I generally keep this blog to casinos, gaming and travel between Atlantic City and Las Vegas but every now and again I’ll sprinkle in a taste of life I find exploring Vegas. I typically end up in casinos or other toursity spots so this works well. A few weeks ago I was driving around the suburbs drinking coffee on a beautiful Sunday morning when I noticed that formerly barren corners of Las Vegas were beginning to get some action. I thought this was a sign that something was happening but wasn’t sure what to make of it. Yesterday we got this news:
U.S. home prices spiked 10.9 percent in March compared to the same period a year ago, with all 20 cities measured in the most recent Standard & Poor’s/Case-Shiller housing report posting positive year-over-year growth for the third month in a row.
Phoenix has the largest annual increase in annual prices at 22.5 percent, followed by San Francisco with 22.2 percent and Las Vegas with 20.6 percent. Boston annual prices rose 6.7 percent, according to the report.
The increase in housing sales explains the activity I’ve witnessed in my corner of Vegas. The drive on this Sunday morning took me to the edge of civilization and the Red Rock mountains. I imagine that this land, like much of the other land around it, was probably desert just a few years ago before the last Vegas building boom. The road to nowhere on this day shows where the building ended (left side of the street) and where building has ramped up again (right side).
Las Vegas is still new to me since most of my travels end up in casinos and I often end up taking roads to nowhere when I want to clear my head. These are roads where the Las Vegas boom just stops. Roads are unfinished and there partially started construction sites. It’s kind of sad but also kind of cool to look at because it’s something I’ve never seen before.
The road to nowhere above used to just end. There were no machines moving and nothing happening. This Sunday morning they were resting like normal people…err machines but have been working during normal work hours. Looping back you can see that houses are being worked on right now.
The construction out in the Vegas burbs has resumed and that’s a good sign of the Las Vegas economy. The Vegas strip has also begun preparing for an improved economy with construction resuming last year with The Linq and this year with MGM and SLS Vegas construction.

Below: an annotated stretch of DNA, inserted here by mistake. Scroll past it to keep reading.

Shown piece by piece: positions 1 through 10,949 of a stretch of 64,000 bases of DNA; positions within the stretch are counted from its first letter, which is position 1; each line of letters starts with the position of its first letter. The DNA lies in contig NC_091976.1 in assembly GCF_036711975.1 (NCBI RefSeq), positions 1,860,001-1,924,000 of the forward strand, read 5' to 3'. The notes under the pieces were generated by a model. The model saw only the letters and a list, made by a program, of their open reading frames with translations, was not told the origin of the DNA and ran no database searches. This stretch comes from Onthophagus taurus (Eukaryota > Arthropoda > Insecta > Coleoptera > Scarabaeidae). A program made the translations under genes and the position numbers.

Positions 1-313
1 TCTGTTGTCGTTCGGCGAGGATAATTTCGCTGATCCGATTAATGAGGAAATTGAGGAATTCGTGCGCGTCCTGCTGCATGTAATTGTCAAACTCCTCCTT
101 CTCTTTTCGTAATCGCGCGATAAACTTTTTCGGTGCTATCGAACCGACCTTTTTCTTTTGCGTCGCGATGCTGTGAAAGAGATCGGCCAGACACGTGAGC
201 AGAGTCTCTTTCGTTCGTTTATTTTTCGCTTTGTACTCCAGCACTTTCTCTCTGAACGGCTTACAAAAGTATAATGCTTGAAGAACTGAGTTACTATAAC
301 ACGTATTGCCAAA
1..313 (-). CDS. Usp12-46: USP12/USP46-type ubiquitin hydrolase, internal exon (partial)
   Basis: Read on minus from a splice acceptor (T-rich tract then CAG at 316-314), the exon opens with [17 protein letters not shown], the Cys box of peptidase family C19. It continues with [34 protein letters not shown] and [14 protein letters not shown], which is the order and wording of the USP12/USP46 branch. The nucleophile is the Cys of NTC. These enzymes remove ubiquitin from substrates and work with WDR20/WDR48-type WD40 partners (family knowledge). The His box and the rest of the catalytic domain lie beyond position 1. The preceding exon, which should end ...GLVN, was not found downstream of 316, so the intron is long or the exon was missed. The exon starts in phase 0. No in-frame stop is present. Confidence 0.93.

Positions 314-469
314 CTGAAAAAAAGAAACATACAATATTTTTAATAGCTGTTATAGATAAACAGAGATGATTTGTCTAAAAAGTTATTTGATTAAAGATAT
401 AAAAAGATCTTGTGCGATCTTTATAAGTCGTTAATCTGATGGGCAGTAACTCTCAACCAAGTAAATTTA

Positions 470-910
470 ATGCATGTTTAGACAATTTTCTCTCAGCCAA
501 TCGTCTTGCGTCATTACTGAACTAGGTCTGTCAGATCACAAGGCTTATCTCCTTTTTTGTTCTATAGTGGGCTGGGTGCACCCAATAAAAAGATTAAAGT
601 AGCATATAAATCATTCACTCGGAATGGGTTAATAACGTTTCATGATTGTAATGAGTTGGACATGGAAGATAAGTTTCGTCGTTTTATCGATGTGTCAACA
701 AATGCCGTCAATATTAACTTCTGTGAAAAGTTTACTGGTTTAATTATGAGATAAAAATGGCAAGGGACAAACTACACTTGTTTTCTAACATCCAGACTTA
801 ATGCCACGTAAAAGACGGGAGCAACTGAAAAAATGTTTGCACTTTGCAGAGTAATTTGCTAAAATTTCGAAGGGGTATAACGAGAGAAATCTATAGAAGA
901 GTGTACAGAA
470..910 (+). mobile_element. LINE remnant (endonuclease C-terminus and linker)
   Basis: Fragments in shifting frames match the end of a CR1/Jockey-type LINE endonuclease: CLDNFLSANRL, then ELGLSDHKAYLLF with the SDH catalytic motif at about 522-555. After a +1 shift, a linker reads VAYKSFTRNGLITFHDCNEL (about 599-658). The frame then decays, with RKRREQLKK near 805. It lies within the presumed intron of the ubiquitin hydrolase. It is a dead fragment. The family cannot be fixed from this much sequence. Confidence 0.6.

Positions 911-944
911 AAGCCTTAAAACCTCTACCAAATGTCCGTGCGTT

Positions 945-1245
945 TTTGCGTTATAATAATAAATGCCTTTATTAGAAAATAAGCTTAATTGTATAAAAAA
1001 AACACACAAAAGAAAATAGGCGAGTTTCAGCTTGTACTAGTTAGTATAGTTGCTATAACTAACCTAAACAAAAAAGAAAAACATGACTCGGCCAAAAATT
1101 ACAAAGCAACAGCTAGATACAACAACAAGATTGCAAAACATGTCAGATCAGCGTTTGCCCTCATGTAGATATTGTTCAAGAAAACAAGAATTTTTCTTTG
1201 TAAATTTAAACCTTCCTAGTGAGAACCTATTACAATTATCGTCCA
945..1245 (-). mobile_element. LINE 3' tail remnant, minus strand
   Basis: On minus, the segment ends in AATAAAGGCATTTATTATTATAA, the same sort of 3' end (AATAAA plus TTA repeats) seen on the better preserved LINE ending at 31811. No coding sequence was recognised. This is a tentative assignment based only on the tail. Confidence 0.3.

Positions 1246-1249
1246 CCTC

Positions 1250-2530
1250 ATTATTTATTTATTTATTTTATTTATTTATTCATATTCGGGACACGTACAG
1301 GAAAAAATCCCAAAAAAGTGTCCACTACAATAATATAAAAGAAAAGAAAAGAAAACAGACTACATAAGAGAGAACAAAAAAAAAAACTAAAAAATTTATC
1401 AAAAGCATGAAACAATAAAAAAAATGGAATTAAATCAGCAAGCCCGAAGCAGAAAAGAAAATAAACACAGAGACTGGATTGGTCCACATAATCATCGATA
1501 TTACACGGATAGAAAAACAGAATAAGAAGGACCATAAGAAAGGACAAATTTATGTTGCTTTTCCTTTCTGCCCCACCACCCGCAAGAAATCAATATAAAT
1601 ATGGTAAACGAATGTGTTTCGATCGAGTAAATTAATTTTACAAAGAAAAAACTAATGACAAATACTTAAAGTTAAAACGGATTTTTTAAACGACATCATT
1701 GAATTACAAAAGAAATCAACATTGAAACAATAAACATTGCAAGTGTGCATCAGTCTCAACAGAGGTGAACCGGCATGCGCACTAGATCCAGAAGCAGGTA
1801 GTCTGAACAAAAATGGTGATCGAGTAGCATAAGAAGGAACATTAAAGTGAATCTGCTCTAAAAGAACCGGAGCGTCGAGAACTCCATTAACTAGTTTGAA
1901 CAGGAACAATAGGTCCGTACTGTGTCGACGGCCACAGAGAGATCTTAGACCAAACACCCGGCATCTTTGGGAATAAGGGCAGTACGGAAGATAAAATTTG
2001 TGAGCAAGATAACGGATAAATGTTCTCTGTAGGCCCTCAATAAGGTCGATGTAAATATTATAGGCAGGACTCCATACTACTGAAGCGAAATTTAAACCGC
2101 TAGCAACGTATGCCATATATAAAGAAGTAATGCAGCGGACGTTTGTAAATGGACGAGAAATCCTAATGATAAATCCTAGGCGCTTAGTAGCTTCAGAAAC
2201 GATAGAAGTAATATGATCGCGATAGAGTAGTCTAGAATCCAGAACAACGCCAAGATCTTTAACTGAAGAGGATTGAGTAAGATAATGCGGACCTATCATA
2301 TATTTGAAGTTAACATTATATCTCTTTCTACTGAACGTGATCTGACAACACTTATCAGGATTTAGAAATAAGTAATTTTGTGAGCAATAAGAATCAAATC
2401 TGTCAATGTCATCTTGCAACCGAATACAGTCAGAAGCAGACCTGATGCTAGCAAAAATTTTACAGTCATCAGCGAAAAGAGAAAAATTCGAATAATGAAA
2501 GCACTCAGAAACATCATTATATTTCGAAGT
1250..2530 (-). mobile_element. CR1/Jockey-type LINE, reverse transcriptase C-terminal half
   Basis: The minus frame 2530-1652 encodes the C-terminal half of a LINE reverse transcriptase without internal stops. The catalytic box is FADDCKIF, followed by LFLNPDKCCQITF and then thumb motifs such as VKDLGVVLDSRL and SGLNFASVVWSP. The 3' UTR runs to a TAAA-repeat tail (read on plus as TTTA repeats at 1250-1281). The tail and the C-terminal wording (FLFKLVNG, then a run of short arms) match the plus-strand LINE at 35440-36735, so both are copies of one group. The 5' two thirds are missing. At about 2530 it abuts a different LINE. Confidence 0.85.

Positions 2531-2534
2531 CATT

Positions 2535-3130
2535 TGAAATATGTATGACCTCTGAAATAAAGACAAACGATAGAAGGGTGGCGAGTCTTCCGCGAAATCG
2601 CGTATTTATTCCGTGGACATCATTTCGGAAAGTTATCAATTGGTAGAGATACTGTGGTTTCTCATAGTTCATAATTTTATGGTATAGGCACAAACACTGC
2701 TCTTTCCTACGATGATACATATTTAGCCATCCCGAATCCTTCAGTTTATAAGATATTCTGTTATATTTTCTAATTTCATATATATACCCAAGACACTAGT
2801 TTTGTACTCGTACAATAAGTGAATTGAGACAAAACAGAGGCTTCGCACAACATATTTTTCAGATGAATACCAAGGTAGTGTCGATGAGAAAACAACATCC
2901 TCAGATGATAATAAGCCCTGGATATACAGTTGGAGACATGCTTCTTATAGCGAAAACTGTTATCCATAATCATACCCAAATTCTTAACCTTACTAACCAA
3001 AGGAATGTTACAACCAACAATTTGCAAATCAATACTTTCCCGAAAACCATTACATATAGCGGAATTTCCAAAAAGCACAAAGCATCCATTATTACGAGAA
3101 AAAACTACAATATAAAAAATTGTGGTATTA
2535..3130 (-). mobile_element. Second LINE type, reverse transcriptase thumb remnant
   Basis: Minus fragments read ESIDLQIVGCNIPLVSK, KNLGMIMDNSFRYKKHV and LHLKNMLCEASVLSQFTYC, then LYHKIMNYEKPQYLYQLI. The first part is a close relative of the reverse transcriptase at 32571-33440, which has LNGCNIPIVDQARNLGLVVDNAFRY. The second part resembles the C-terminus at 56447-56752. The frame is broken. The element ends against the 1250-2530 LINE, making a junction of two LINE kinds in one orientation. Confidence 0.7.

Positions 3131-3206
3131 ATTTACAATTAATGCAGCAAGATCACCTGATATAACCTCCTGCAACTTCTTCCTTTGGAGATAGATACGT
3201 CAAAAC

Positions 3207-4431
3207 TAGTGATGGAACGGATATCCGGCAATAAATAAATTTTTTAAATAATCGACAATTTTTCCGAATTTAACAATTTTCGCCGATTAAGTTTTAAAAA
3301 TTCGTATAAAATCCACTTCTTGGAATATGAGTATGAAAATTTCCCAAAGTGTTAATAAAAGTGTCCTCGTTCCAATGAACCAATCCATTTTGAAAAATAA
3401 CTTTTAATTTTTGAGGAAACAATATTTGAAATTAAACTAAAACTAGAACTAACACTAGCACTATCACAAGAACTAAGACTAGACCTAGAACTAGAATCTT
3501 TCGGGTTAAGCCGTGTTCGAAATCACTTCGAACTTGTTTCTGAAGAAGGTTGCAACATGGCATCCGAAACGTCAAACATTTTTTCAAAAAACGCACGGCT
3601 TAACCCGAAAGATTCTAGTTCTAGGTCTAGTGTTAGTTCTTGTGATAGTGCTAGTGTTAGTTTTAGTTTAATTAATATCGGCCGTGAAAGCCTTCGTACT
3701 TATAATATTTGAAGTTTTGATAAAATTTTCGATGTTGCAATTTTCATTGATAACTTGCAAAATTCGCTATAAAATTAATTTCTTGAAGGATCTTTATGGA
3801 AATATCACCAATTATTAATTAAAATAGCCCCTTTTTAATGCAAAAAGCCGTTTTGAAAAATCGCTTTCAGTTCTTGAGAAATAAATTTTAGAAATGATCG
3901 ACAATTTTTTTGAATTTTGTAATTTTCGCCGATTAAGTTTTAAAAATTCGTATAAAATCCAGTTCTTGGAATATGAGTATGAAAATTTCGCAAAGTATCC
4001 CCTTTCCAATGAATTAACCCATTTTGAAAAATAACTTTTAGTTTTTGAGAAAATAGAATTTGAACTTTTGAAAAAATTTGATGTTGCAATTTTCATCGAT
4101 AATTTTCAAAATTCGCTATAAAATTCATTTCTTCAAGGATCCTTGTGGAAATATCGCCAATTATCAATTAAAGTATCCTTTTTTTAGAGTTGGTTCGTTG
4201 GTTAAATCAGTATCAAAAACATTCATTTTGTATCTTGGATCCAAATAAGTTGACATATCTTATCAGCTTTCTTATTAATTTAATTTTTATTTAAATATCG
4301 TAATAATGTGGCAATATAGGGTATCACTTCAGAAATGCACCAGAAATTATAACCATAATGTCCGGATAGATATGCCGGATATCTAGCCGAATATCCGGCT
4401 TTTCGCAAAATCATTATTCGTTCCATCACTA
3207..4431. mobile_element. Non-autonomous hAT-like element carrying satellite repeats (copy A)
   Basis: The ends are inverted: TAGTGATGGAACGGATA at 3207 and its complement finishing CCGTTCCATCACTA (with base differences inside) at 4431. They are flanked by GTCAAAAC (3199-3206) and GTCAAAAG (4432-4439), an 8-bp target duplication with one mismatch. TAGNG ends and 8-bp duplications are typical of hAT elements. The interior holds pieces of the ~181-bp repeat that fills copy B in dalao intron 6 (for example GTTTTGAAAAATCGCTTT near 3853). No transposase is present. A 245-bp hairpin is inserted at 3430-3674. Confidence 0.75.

I love the Vegas strip. There’s no place in the world like it. There never has been and there never will be. It’s awesome. That said, the strip has been changing a lot from when I first started visiting Las Vegas for bettor better and worse. Right now the center of the Vegas strip is where you’ll find plenty of construction for The Linq, The Quad and Bill’s but in the next few years the construction will be moving to the north end of the strip with Resorts World and SLS Hotel.
The Vegas strip change isn’t anything new. CityCenter, Cosmopolitan and even Wynn ushered in change over the past decade because their customers are changing. People don’t come to Las Vegas just to gamble like they used to. They come for the night clubs, fine dining and shows. In fact, people have been coming to Las Vegas for those things more often almost every year since 1990 and in 1999 when people began spending more money on things beyond the casino.
Revenue is the total amount of money spent and not profit. This chart only shows gaming and non-gaming revenue so let’s look at an approximation on gross profit. The house edge (ie. gross profit) on some of the worst bets in the casino is only 30% with the lowest house advantages being under 1%. Meanwhile, the markup on a bottle of wine in a 4 star restaurant can be 200% or more. Even a soda at a low end restaurant will be marked up over 1,000%. The markup on a bottle of vodka at a nightclub dwarves all both of those.
In todays, corporate run, Las Vegas every square inch of a casino has to show a profit. This information has to be reported every quarter and in order to show shareholders that the future looks bright they have to always show a profit. Sure the casino may lure you in but the real money is made on those awesome SW steak dinners or at a table in Marquee.
Even if the Cosmo only gets a percentage of the revenue from Marquee there is a nice chunk of money to be made their from small stake plus rent plus overflow spending at restaurants and bars.